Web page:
I arrived at Sydney airport. I briskly exited the terminal and was immediately greeted by the humid morning air. I strategically positioned myself in the cab rank and waited in line for my ride.
After a few minutes, my cabby pulled up. The driver then leaped out of his seat and charged around to my side of the car. A small Asian man bursting with energy, big teeth and a crooked smile greeted me. He snatched my suitcase, brushed passed me and lobbed it into his boot. We both then jumped in the cab.
In broken English he introduced himself, “I’m Chen! Where are we off to today?” Slightly taken aback by Chen’s lively demeanour, I responded, “I’m presenting at a conference at the Novotel in Manly.” Stunned by this, Chen, burst into a cheer, “Manly, okay, this is my lucky day!”
We headed through Sydney’s Domain tunnel. The traffic was backed-up. Sensing my anxiety about being late for a speaking gig seemed to infuriate Chen – he profusely apologised for the delay and assured me that I would not be late for my 11am start. Though slightly perplexed by Chen’s concern for my professional wellbeing, I got the impression he genuinely cared about getting me to my destination on time.
As we cruised through Neutral Bay, we shared a joke and Chen asked about my business and the nature of my presentation. He then asked if I had kids, and if my travels took me away from my family often. I said it did sometimes. With pursed lips he glared sideways at me, and in ponderous tone, explained that he was genuinely concerned for me and that family was the most important thing in life. I couldn’t help but be intrigued by this man and his strange ways.
Chen put his foot down when he needed to, to my amusement and distress, but despite the trademark nightmare traffic of Sydney, he got me to the venue with plenty of time to spare. Chen hit the skids and the embattled cab’s breaks squealed in pain as we came to an abrupt stop. With one foot on the brake and his head cocked towards me, Chen blurted out in a proud tone, “We are here boss, on time! Are you happy?”
“Chen, you’re a legend, thank you, and I would like to give you a tip.”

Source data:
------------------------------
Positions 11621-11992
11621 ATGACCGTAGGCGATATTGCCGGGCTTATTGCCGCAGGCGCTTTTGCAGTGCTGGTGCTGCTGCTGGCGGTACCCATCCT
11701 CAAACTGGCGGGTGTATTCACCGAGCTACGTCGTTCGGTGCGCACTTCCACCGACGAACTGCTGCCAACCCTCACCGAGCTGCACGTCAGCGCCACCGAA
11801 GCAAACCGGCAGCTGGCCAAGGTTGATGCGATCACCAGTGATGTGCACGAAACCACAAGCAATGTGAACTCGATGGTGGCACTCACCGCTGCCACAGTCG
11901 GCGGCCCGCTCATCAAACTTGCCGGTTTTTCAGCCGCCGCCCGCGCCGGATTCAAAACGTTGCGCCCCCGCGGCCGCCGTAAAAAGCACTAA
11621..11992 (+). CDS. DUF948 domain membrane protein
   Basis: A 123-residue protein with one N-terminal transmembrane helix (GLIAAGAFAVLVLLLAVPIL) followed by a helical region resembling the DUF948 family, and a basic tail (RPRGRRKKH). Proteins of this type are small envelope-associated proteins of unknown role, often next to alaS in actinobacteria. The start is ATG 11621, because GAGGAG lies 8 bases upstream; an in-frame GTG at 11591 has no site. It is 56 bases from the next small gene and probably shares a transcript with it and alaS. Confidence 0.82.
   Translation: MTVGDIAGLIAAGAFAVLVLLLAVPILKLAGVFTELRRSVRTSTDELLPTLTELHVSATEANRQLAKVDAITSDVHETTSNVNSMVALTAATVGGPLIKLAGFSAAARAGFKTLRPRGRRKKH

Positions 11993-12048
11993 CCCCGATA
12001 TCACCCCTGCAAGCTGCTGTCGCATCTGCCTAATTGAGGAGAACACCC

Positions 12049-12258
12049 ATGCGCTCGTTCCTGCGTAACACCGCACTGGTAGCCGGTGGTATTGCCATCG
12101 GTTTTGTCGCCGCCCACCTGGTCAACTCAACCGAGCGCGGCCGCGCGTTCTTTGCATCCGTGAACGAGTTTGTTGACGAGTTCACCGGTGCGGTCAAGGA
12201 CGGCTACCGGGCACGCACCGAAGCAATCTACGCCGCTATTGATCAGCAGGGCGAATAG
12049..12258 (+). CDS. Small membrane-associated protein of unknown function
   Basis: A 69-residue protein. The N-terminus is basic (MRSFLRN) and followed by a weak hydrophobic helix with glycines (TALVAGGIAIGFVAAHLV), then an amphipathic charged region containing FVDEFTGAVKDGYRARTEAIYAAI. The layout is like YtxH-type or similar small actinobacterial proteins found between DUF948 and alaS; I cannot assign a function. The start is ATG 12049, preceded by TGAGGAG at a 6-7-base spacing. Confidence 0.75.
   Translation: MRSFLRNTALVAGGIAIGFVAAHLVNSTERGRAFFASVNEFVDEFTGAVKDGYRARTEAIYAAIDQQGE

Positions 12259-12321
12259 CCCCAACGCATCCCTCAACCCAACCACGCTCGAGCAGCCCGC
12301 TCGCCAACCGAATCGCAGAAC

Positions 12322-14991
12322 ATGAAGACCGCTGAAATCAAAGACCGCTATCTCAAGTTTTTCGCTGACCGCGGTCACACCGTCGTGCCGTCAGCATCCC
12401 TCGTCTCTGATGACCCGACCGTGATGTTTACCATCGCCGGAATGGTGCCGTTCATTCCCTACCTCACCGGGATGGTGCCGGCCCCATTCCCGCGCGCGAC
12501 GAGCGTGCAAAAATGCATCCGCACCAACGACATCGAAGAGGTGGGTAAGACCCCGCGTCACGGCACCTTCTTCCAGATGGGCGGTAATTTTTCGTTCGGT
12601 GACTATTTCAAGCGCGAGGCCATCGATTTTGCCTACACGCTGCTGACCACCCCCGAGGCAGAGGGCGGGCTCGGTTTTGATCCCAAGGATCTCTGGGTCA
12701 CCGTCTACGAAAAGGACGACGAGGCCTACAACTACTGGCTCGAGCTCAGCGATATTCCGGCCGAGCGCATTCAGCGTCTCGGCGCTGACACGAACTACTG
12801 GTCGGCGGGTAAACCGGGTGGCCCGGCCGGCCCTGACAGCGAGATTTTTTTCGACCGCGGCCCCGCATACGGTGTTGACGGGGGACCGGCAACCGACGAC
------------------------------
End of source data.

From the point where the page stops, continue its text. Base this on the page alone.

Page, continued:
“No, no, boss not needed. What time I pick you up?”
“Oh, back to the airport? Okay, well not tomorrow, but the following day at 12.30 pm?”
Chen ripped a business card out of his wallet and declared, “I’ll be here at 12 just in case you early, and if you late, I wait. Okay?”
You can guess my response.
Two days later, I finished my speaking engagement. I was then caught up chatting with some of the participants. Consumed by the conference and still running on adrenaline I had completely forgotten about my commitment to meet Chen. It was now just after 1 pm. I exited the foyer, suitcase in tow and scanned the hotel entrance for a taxi. To my delight, my eyes quickly landed on a small man with a crooked smile and bursting with energy. I was thirty minutes late but that mattered little to my new mate Chen.
I don’t know about you, but getting a taxi ride can either be a dreary or downright stinky experience. We have all sat in the passenger seat gagging for air as our ears bleed to the sounds of loud music. With Chen, the 45-minute trek seemed to pass in much less time. Despite his cab looking shabby and eaten alive by rust, I didn’t mind taking the journey with him; in fact, that added to the experience, which was far from ordinary.
Chen created an experience for me that was unique and memorable. Amazingly, it cost him nothing but a positive tone, and a genuine interest in me and my best interests. Chen defies the rules and drives change by not buying-in to the poor industry standards set by other taxi drivers.
And you don’t have to be Nostradamus to know who I will be calling when I next need a cab ride in Sydney My man, Chen! Because he’s that good and he makes me feel that special!
Forget the bells and whistles and slick marketing messages: Chen delivered me something much more important, and in return I give him my business and loyalty.
This is an excerpt from Trent’s latest book, OUTLAW: Fight for your Customers and Sell without Fear.